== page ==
Köln’s ground, the Müngersdorfer Stadion was renovated through 2001-04 in order to prepare for the 2006 World Cup, which would be hosted in Germany. The 50,000 capacity stadium, hosted five matches during the World Cup, which included Portugal, England, France and the Round of 16 match, Switzerland vs Ukraine.
Following their promotion back into the Bundesliga at the end of the 2004-05 season as 2.Bundesliga champions. German football magazine, kicker had tipped the club to yet again be relegated. Their prediction was correct. Köln lost to HSV 1-0, who they battled the title for a two decades ago, finishing the season with the worst goal difference, conceding 71 goals.
However, a Köln boy was born that season, Lukas Podolski, who fans would grow up to love, despite joining Bayern Munich following the team’s relegation.
Köln had gone through eight managers in a four year period before Daum returned as manager in 2006. In 2008, Daum had got his club promoted back into the Bundesliga before leaving Köln for Fenerbahce, in Turkey. Whilst the following year, their prodigal son returned to the club, Podolski.
German football coach, Joachim Löw told Podolski that moving back to Köln would not harm his chances of playing for the national team. The transfer fee, around €10m was stretching Köln’s budget, and so the club had set up a website where fans could buy an 8×8 pixel square for €25. Michael Schumacher was thought to have spent €875. The website gathered an extra €1m to reduce the cost of the transfer.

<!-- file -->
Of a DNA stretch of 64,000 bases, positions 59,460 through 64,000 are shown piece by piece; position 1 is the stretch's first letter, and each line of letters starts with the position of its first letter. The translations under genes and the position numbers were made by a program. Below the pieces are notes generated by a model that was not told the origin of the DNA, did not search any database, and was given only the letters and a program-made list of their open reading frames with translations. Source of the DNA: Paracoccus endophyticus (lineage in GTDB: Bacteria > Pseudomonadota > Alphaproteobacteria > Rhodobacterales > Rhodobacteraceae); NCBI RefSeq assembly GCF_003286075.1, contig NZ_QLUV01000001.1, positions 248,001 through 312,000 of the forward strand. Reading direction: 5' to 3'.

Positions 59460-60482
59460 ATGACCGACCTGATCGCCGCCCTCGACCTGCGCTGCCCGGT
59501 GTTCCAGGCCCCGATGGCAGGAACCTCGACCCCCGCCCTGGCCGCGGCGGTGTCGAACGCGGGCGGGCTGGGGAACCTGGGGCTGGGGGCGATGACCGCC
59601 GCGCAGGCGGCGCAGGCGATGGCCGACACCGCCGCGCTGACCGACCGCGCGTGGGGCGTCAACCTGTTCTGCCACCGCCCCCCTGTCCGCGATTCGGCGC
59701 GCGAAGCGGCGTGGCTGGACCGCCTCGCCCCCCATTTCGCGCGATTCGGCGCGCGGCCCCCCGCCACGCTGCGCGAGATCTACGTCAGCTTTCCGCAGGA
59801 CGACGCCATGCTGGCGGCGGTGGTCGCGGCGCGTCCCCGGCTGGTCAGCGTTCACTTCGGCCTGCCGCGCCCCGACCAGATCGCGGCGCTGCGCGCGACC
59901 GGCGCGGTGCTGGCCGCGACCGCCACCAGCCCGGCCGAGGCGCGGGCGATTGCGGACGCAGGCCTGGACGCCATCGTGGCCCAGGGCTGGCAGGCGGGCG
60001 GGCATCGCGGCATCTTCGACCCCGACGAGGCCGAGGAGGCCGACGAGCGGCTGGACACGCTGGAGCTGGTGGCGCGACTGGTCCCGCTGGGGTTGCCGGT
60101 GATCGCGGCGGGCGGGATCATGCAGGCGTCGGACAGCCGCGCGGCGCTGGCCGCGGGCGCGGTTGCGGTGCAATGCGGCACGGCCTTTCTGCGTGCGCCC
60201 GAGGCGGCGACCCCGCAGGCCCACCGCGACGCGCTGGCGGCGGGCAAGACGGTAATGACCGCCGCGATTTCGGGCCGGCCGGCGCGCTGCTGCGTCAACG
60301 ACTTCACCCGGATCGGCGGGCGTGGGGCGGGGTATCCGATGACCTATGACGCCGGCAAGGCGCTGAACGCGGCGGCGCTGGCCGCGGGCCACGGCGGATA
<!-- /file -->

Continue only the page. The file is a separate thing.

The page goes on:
Despite his move back to Köln, Podolski didn’t enjoy the best of seasons – scoring just three goals in his entire first season back at the club. However, the following season, Podolski netted his 50th Bundesliga goal against Hannover 96 in March 2011. Throughout the season, he scored 13 goals whilst also recording seven assists. The 2011-12 season saw Köln yet again be relegated. However, this was Podolski’s most prolific season, scoring 18 goals in 29 Bundesliga matches, which attracted the interest of English Premier League side, Arsenal. It was finally announced during April 2012 that Podolski would be leaving the club to join the Gunners. Out of respect, Köln would retire the number 10 jersey until the 2014-15 season, when Patrick Helmes was awarded the famous number.
Köln’s loss to Bayern Munich on the final day of the season sealed their fate as they headed back down into the 2.Bundesliga. The fans, unhappy at the club’s relegation, threw smoke bombs onto the pitch, the Südkurve had started a fire in the stand and fans stormed the pitch in anger of their season. Podolski was the last player off the pitch as he consolidated the Südkurve.
Peter Stöger then took over the reign from Holger Stanislawski after he failed to fire Köln back to the Bundesliga in his first year. Under Stöger, Köln averaged attendances of 46,000 in the 2.Bundesliga, winning the title and earning promotion after amounting 68 points, conceding just 20 goals in 34 matches.
At present, Köln fans possess mixed emotions. The club finish the 2014-15 Hinrunde in 11th after winning just once at the RheinEnergie Stadion this season. However, as always, players can always expect to receive full support from their fans, with the Südkurve being one of the most feared throughout Germany.